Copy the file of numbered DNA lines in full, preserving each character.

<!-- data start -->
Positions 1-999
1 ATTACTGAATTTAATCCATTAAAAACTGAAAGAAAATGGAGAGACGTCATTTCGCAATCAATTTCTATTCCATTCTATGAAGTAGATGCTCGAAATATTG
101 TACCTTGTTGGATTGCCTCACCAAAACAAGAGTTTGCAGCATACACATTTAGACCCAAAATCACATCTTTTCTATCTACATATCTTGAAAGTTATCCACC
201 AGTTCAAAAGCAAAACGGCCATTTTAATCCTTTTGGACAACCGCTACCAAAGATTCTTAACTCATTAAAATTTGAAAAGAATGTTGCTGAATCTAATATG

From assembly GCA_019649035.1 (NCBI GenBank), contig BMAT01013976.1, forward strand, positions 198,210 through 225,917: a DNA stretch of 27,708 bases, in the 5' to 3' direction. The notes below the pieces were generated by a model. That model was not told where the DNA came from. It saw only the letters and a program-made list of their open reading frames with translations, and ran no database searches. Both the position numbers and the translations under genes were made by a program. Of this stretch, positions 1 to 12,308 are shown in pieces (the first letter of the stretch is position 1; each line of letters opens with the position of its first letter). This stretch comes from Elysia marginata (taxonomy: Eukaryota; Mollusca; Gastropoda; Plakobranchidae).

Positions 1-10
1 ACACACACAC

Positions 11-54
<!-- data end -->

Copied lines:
Positions 1-999
1 ATTACTGAATTTAATCCATTAAAAACTGAAAGAAAATGGAGAGACGTCATTTCGCAATCAATTTCTATTCCATTCTATGAAGTAGATGCTCGAAATATTG
101 TACCTTGTTGGATTGCCTCACCAAAACAAGAGTTTGCAGCATACACATTTAGACCCAAAATCACATCTTTTCTATCTACATATCTTGAAAGTTATCCACC
201 AGTTCAAAAGCAAAACGGCCATTTTAATCCTTTTGGACAACCGCTACCAAAGATTCTTAACTCATTAAAATTTGAAAAGAATGTTGCTGAATCTAATATG

From assembly GCA_019649035.1 (NCBI GenBank), contig BMAT01013976.1, forward strand, positions 198,210 through 225,917: a DNA stretch of 27,708 bases, in the 5' to 3' direction. The notes below the pieces were generated by a model. That model was not told where the DNA came from. It saw only the letters and a program-made list of their open reading frames with translations, and ran no database searches. Both the position numbers and the translations under genes were made by a program. Of this stretch, positions 1 to 12,308 are shown in pieces (the first letter of the stretch is position 1; each line of letters opens with the position of its first letter). This stretch comes from Elysia marginata (taxonomy: Eukaryota; Mollusca; Gastropoda; Plakobranchidae).

Positions 1-10
1 ACACACACAC

Positions 11-54